A Time to Seek: Meaning, Purpose, and Spirituality at Midlife by Susan Pohlman is a combination spiritual/travel memoir of a mom working to come to terms with her emptying nest. With the excuse of accompanying her college-age daughter to Florence to help her get settled for a semester abroad, Pohlman spends a week or so traveling the area alone: contemplating in cathedrals, chapels, and cemeteries; detouring to art museums; pondering her next steps and how her family relationships have changed. There are more questions than answers, but it’s a relatable memoir for moms in midlife. (ARC received from author)

Links to books in this post are Amazon affiliate links. Your purchases made through these links support Thank you!

Where noted, books are review copies. If that is not indicated, I either purchased the book myself or borrowed it from the library.

Follow my Goodreads reviews for the full list of what I’ve read recently (even the duds!) Although I’ll admit I haven’t really updated this since the fall.

Visit today’s #OpenBook post to join the linkup or just get some great ideas about what to read! You’ll find it at Carolyn Astfalk’s A Scribbler’s Heart and at!

Copyright 2021 Barb Szyszkiewicz

9 thoughts on “An Open Book: February 2021

  1. I am also reading The Light of Tara–it’s so well written.

    I’ve always loved Saint Patrick. He’s my oldest son’s Confirmation saint. We chose him because my son has autism and we used a lot of symbols to teach him the faith. I even used a three leaf shamrock when teaching about the Trinity.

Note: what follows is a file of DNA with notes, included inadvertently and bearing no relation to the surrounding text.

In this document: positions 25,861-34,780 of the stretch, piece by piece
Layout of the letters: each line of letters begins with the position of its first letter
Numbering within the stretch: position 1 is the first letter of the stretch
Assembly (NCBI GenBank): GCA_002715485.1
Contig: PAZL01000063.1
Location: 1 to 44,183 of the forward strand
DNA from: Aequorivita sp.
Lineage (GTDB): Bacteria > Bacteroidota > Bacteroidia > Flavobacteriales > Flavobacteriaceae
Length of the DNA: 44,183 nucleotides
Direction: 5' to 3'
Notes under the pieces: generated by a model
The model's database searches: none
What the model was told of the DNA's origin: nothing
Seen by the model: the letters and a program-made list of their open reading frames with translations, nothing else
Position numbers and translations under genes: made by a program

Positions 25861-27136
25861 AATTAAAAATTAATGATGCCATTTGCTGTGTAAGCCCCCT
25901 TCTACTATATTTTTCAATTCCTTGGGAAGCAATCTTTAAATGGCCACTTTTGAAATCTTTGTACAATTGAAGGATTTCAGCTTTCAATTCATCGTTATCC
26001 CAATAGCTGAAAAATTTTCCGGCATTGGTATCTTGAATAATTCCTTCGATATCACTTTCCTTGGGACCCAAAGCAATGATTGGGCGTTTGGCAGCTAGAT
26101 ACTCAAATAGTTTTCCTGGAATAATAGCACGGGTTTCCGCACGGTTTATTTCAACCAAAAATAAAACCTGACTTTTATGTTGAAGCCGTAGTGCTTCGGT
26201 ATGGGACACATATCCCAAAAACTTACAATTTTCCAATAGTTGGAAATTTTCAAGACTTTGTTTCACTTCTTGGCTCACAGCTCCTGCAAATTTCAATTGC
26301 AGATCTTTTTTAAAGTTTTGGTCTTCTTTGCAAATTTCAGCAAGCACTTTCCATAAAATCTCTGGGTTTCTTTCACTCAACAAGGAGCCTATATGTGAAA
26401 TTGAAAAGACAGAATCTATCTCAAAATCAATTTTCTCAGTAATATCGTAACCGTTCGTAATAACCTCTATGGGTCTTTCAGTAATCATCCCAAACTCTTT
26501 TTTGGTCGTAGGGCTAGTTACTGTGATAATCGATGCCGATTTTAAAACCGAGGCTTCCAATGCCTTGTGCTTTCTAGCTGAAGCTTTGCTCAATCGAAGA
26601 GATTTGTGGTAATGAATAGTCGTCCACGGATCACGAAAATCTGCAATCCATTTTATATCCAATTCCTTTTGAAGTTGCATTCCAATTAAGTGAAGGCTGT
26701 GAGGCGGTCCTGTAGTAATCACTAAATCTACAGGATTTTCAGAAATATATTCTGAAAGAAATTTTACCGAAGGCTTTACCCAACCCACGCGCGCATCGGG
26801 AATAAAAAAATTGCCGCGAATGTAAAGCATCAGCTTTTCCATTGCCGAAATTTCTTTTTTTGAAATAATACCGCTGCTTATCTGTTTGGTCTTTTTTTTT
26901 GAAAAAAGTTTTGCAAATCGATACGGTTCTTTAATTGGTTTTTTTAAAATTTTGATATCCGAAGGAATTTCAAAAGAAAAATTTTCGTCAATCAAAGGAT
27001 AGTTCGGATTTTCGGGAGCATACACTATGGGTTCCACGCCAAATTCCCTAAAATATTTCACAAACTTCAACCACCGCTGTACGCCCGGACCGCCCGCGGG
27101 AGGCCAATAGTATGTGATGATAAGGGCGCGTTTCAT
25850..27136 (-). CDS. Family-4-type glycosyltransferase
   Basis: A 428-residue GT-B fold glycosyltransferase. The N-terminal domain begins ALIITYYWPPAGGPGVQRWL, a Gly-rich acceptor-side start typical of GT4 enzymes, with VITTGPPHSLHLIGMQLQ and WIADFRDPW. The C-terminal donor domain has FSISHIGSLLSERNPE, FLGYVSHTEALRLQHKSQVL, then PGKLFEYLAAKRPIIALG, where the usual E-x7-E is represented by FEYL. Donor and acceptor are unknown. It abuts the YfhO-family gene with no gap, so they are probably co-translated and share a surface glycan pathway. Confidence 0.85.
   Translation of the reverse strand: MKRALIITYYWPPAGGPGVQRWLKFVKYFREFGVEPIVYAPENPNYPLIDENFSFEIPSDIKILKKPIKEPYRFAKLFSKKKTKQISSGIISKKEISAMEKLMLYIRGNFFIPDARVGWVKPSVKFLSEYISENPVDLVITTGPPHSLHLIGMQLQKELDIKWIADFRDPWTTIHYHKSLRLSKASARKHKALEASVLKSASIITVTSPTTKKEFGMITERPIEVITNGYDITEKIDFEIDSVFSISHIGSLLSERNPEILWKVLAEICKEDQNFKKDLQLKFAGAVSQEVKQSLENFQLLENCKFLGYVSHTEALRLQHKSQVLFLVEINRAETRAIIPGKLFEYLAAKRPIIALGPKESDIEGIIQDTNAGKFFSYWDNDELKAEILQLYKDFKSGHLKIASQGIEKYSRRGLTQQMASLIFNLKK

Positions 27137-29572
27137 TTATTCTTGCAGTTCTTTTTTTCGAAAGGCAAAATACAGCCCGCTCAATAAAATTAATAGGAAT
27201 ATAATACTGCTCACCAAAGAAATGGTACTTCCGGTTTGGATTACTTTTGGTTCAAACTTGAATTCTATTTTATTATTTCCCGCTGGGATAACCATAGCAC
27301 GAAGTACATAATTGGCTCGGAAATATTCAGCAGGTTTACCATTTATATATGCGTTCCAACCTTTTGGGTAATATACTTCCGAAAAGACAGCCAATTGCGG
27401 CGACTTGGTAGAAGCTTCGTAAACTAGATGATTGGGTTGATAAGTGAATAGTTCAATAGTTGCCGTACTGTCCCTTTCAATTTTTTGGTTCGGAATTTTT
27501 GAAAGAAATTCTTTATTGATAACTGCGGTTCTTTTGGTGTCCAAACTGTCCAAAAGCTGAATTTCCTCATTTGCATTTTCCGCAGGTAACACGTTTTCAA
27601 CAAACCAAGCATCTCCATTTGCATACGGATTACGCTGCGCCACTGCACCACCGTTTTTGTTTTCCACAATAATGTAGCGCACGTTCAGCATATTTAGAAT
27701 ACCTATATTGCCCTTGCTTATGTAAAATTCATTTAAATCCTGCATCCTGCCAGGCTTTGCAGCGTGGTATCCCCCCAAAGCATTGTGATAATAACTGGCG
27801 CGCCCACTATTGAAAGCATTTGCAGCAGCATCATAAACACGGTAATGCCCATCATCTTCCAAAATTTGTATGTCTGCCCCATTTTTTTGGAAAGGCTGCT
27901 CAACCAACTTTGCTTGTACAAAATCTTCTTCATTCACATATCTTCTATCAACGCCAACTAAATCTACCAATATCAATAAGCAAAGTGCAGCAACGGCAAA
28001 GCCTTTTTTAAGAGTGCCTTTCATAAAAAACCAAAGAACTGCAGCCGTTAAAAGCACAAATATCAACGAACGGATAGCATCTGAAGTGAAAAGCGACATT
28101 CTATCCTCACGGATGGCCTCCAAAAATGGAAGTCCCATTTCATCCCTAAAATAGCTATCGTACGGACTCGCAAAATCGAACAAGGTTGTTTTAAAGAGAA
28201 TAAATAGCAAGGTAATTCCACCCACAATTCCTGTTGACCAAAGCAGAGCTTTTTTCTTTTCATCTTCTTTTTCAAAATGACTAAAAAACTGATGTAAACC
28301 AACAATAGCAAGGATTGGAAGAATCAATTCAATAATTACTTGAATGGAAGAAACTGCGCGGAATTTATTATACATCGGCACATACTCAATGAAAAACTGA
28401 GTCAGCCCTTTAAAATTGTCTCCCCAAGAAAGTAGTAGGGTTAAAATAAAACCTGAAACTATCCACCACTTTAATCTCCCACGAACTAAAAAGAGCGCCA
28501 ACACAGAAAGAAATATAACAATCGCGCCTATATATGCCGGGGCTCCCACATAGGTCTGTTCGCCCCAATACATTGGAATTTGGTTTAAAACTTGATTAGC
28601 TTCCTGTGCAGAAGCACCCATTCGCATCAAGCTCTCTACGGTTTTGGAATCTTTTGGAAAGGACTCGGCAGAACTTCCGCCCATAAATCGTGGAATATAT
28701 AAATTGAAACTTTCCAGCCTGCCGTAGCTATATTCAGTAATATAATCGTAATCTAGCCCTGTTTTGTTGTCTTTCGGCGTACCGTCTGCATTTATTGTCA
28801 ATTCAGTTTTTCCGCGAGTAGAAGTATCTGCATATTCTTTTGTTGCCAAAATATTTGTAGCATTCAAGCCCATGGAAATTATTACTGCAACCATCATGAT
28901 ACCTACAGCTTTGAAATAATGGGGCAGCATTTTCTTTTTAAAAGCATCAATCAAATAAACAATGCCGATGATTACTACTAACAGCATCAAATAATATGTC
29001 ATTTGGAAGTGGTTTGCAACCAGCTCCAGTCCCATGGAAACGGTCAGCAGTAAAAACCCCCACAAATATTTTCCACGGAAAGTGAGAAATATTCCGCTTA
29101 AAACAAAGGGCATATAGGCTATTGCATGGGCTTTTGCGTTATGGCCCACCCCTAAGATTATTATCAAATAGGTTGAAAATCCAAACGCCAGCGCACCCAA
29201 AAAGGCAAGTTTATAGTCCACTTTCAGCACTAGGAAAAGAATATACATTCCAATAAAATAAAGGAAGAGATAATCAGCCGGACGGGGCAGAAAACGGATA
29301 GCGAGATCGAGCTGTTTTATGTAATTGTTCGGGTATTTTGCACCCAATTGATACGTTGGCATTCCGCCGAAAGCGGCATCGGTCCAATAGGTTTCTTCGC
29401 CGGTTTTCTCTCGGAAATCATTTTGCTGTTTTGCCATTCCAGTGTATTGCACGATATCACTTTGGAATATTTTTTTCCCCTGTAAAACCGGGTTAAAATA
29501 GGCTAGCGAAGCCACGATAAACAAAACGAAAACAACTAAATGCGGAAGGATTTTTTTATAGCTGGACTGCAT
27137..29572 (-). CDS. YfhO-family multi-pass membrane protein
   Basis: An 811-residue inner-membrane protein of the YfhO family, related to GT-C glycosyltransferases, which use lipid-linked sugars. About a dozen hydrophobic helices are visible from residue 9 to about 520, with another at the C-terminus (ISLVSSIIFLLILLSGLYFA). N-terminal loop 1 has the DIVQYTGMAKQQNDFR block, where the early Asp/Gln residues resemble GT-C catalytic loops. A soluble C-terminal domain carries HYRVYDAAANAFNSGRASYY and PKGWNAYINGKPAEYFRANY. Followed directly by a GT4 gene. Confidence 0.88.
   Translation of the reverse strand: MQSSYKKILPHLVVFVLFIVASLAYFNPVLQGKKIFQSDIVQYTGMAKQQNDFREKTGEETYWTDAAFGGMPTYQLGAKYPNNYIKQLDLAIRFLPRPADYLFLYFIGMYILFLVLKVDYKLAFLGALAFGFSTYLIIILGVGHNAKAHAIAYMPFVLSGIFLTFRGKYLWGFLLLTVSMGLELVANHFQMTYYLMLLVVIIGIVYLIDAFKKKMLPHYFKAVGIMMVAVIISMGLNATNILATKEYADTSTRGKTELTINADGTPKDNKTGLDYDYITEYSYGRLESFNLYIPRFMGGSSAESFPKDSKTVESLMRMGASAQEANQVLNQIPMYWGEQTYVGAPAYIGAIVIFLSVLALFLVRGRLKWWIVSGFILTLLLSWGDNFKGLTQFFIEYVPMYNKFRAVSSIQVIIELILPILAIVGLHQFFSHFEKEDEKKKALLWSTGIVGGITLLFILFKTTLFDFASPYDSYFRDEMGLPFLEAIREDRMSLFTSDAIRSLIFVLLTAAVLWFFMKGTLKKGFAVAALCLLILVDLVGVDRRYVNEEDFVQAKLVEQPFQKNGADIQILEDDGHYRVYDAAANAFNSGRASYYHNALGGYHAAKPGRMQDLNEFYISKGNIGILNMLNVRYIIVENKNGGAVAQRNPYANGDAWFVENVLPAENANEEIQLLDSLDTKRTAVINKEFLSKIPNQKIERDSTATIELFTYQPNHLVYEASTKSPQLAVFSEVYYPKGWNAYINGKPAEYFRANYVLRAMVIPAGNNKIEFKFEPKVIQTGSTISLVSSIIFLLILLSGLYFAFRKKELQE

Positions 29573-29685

• I’ve read two of John Desjarlais’s books and loved them. It was hard to find them, but worth it. I’d love to read The Light of Tara. It doesn’t look like it’s available on ebook, unfortunately.

  2. The St. Patrick book sounds wonderful! I’ll have to add that to my list. I already have The Circus of Stolen dreams on hold at the library, and I’m excited to read it!

    • The author of “The Circus of Stolen Dreams” is a CatholicMom contributor! That’s where I found out about the book in the first place. It’s so good.

  3. Love seeing your posts! Just picked up one of Maddie Evans’s that is free right now. I’m going to check out the Circus of Stolen Dreams too. Thanks for linking up!

    • I’ll check in with John Desjarlais about the ebook; I’m doing his book tour in March so that’s a reasonable question.

      • Hello all, and thanks for your kind comments. As for the eBook: The original file was somehow ‘corrupted’ in transmission so I had to remove it. The book designer has just provided me with new ePub and Mobi files to try uploading. So I hope to do that this coming week, in advance of St. Patrick’s Day. Hope it works this time! — Meanwhile, I have a couple of boxes of my Catholic-themed mysteries “Bleeder” and “Viper” at home; if you’d like a copy of one or both, please contact me through my website and we can arrange a shipment (of course, I’d appreciate the requester covering the postage). Grace and peace, John D.

    • You will enjoy the Maddie Evans series. The prequel is not necessary to read before you begin, but I definitely recommend that you read the others in order. And the final book … bring tissues.